MILAN–Italian ad agencies have come upon a wellspring of creativity." data-categories = "" data-popup = "" data-ads = "Yes" data-company = "[]" data-outstream = "yes" data-auth = "" >

Italian agencies play off reform slogans: in anti-corruption movement, shops find fertile ground for taglines By Fabiana Giacomott

MILAN–Italian ad agencies have come upon a wellspring of creativity.

In the wake of the country’s political and economic scandals, the slang phrases used by journalists to describe the purification process of Italy’s corrupt political system by the magistrates, such as the “Clean Hands Operation,” have contributed to an avalanche of puns in ad campaigns.
The trend is a few months old and by now there’s not an agency that hasn’t taken advantage of the opportunity to kick up some dirt themselves.
McCann-Erickson poses the question in ads for Mare Vivo, a company which protects the Italian seas, “Clean hands. And what about feet?” BMZ Italia plays on the symbolism of mud in their ads for Terme di Lurisia, one of the most famous Italian spas: “Not only politicians are allowed to be covered with mud.” The quest for cleansing seduced STZ and the vacuum cleaner, Alfatec, which uses the tagline “Cleaning Italy is not only a privilege of magistrates.”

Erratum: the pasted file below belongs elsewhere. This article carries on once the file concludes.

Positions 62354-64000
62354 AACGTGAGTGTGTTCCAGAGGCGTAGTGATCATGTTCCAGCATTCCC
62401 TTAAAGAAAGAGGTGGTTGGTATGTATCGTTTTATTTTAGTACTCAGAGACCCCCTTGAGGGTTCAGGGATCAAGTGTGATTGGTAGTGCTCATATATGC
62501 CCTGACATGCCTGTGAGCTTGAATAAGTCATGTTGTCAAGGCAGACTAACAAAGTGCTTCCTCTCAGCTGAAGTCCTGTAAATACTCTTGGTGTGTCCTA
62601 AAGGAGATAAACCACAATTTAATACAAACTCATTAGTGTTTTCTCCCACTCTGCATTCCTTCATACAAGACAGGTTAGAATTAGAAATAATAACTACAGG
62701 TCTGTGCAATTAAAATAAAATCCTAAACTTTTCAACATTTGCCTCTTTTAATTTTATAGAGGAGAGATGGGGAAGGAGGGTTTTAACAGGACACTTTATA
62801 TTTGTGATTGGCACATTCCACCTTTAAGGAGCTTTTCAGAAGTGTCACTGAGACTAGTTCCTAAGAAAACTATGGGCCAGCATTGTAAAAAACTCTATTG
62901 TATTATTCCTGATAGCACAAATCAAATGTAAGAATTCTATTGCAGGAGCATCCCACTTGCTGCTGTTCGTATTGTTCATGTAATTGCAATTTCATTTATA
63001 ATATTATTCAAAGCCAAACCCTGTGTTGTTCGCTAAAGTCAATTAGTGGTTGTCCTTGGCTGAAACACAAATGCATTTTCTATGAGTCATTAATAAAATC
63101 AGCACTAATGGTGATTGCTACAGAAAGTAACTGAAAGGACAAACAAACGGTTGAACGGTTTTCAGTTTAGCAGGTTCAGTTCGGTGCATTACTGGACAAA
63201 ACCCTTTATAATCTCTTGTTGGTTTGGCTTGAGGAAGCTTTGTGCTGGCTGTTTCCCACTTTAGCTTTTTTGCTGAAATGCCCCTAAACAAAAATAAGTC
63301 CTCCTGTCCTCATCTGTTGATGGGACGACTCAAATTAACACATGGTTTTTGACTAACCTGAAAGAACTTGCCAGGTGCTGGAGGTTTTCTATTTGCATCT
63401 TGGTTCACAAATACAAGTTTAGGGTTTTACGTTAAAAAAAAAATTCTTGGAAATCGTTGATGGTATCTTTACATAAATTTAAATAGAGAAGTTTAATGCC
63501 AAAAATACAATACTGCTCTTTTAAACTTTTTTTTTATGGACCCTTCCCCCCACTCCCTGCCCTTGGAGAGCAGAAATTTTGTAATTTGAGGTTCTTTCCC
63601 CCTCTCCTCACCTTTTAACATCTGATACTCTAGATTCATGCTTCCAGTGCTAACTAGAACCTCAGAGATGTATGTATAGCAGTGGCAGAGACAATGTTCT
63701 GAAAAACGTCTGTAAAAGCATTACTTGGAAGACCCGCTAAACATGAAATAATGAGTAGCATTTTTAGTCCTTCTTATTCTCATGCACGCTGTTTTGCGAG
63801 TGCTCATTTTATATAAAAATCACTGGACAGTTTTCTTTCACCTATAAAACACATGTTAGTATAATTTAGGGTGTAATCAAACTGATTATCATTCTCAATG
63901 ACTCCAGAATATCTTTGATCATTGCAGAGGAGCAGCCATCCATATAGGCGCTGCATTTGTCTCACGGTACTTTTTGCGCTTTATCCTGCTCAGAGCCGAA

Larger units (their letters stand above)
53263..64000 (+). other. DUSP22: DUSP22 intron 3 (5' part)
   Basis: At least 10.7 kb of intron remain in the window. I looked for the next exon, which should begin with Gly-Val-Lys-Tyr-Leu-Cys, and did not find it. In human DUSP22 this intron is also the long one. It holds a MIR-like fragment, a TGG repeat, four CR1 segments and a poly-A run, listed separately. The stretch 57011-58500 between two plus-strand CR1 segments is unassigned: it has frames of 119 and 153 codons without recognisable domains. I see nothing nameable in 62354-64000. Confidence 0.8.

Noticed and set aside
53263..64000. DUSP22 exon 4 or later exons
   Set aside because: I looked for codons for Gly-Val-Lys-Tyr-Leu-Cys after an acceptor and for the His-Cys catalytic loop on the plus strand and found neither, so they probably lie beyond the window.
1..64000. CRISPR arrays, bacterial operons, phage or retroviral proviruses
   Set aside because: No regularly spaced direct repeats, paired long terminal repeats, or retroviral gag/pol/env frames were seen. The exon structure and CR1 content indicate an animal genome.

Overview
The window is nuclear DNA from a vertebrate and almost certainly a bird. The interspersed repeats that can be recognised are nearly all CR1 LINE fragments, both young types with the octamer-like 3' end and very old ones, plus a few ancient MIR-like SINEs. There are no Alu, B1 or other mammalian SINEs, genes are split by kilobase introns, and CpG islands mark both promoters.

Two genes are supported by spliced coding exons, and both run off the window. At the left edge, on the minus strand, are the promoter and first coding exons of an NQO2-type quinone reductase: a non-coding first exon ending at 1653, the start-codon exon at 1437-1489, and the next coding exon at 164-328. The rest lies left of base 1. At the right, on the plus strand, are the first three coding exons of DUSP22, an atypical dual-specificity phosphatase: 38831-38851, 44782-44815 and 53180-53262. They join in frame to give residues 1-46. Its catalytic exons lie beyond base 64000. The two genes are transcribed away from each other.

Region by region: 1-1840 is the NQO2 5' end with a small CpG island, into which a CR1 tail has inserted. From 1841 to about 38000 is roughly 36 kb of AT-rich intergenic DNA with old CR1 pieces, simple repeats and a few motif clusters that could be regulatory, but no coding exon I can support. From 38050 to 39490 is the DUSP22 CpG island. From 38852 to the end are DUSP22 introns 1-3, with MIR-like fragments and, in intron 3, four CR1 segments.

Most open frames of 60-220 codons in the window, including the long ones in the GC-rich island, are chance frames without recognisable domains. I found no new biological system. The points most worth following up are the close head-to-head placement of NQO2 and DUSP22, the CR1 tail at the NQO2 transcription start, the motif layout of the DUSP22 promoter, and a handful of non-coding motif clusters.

Some industry observers in Italy are not amused by the ads which make light of the corruption. “Here, when almost every citizen here contributed to the damage, by not paying taxes for example, I find these advertisements in very bad taste,” said Alberto Contri, president of the Italian association of advertising agencies, Assap. Felice Lioy, general manager of Upa, Italy’s client association, added, “It seems they are invented only to make people laugh, to simplify an affair which is obviously very serious.”
“That’s the real risk,” said sociologist Franco Ferrarotti, who pointed out that the use of the phrases in ads tends to make the situation seem unreal.
Copyright Adweek L.P. (1993)